The announcement of passing of Uzbekistan’s veteran dictator Islam Karimov came as surprise to no one in the Russian-speaking world.  The rumors of his death, following a stroke that his younger daughter announced on her Instagram account, had been circulating for days when, in a situation similar to a true Soviet leader’s demise:

The Uzbek government did not confirm the reports at first but played funeral music on state channels. [Put yourself in their shoes: How does one break the news like that to the population?] Later on Friday the government eventually released a statement saying the 78-year-old president had died.

Soviet leaders’ state of health was never discussed in press, death announcements — delayed. Western Kremlinologists and ordinary Russians alike had to crack their heads to figure out what was going on. The lack of transparency gives an edge to the strongmen: Recall the Vladimir Putin’s pointed disappearance last March prompting speculations of the Russian president’s death.  If Putin was only playing with our heads, Karimov was for real.

Islam Karimov was a part of the Uzbek Communist nomenklatura, originally appointed by Mikhail Gorbachev in 1989, before the breakdown of USSR.  Karimov maintained power thereafter in the most Soviet-like fashion: believe it or not, he was last reelected by a 90% majority.

Like the Soviet leaders, Karimov died without a clear successor.  His elder daughter Gulnara, popularly known as Googoosha, a venal globe trotter, aspiring pop star and self-described “exotic Uzbekistan beauty”, was once considered the heir apparent.  However, following a family feud, during which her younger sister Lola accused her of being “friends with sorcerers”, Googoosha dropped off the face of the Earth.

The former Soviet “republic” provided the US with bases in the south of the country for the 2002 invasion of its neighbor Afghanistan, but the relationship soured in 2005 because of the Central Asian nation’s human rights violations.  Karimov closed the base and in 2014 passed the law forbidding the establishment of foreign military bases in Uzbekistan (although Germany continues to maintain one there).  Despite drifting away from the West, the country continues to maintain distance from Russia:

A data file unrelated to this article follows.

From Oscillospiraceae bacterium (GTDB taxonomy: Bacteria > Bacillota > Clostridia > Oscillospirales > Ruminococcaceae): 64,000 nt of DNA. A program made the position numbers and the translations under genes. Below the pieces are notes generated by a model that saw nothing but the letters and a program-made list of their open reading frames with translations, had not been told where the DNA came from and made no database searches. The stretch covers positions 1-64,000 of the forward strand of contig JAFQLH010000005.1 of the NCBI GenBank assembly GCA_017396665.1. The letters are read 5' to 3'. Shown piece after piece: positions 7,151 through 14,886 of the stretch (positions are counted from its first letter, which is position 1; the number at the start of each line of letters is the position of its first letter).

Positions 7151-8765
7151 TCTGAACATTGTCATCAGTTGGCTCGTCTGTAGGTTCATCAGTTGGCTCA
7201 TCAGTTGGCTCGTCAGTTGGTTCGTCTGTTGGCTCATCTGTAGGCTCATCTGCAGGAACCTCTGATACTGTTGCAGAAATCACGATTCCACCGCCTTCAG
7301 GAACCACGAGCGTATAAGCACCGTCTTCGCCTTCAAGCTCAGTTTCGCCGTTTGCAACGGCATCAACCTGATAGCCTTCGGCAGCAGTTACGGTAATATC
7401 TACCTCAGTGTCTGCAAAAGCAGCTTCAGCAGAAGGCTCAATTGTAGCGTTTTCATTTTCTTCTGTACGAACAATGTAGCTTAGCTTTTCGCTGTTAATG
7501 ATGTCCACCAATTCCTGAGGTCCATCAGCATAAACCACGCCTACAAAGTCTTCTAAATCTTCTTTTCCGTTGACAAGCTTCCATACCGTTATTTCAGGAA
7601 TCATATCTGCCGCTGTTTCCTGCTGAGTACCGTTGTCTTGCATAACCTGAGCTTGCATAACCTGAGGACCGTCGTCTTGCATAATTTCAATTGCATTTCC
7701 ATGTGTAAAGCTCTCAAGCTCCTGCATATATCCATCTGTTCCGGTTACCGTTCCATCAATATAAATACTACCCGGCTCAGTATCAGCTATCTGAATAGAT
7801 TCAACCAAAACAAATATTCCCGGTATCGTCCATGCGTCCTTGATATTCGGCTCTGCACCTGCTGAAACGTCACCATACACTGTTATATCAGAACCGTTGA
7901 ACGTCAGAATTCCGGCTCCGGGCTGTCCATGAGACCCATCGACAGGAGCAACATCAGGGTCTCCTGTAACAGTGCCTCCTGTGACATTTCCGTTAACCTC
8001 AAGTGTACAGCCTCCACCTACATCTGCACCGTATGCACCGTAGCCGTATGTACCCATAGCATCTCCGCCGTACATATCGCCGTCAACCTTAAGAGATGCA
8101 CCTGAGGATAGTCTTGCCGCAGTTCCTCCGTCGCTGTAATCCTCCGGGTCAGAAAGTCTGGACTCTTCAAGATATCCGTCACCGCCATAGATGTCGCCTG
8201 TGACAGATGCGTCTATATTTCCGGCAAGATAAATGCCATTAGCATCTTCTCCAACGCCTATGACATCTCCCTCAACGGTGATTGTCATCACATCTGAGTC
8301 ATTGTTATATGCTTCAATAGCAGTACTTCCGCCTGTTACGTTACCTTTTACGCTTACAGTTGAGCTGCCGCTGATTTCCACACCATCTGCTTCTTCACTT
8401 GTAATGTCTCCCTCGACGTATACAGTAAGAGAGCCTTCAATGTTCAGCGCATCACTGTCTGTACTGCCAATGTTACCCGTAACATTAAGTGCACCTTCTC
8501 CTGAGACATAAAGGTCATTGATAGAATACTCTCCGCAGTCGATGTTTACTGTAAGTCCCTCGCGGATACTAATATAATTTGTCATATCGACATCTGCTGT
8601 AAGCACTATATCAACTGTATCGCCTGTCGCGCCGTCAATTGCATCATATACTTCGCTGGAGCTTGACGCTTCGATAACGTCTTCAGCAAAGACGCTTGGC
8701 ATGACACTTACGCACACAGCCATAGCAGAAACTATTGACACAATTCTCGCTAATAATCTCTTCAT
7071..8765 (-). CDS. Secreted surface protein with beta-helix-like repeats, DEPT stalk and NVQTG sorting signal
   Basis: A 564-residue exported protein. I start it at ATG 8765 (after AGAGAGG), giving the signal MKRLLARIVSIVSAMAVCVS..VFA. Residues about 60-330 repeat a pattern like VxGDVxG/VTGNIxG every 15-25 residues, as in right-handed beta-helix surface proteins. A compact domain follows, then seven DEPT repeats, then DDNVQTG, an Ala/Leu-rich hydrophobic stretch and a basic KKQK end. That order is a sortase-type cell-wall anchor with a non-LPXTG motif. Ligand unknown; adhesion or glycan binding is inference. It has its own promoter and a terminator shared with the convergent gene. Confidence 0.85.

Cultural, economic and political ties with Moscow have been close but at the same time Karimov often regarded the Kremlin’s intentions with suspicion. According to US diplomats, he bitterly criticised Russian attempts to carve out a sphere of influence in its “near abroad” and bristled at what he perceived as Russian Slavic condescension.

Much has to be said about Uzbekistan’s human rights violations.  Among them is widespread forced labor, including forced child labor, a vestige of socialist past.  More horrific yet are the country’s prisons in which inmates are tortured to death, including at least two murdered by boiling.  The political prisoner population is believed to be numbering 10,000.

Although some ISIS members are Uzbekistan nationals, Islamic State does not have a foothold there.  For this reason alone it’s hard to overestimate the importance of this Central Asian nation.  Who will lead it next?  Experts predict status quo:

[M]ost analysts [are] agreeing that the prime minister and the head of the security services are the main centres of power.

Deidre Tynan, Central Asia project director at International Crisis Group, said: “If there is disagreement or conflict between different players, they will try to keep it behind closed doors. The risks multiply if they are not able to put on a public front of unity.”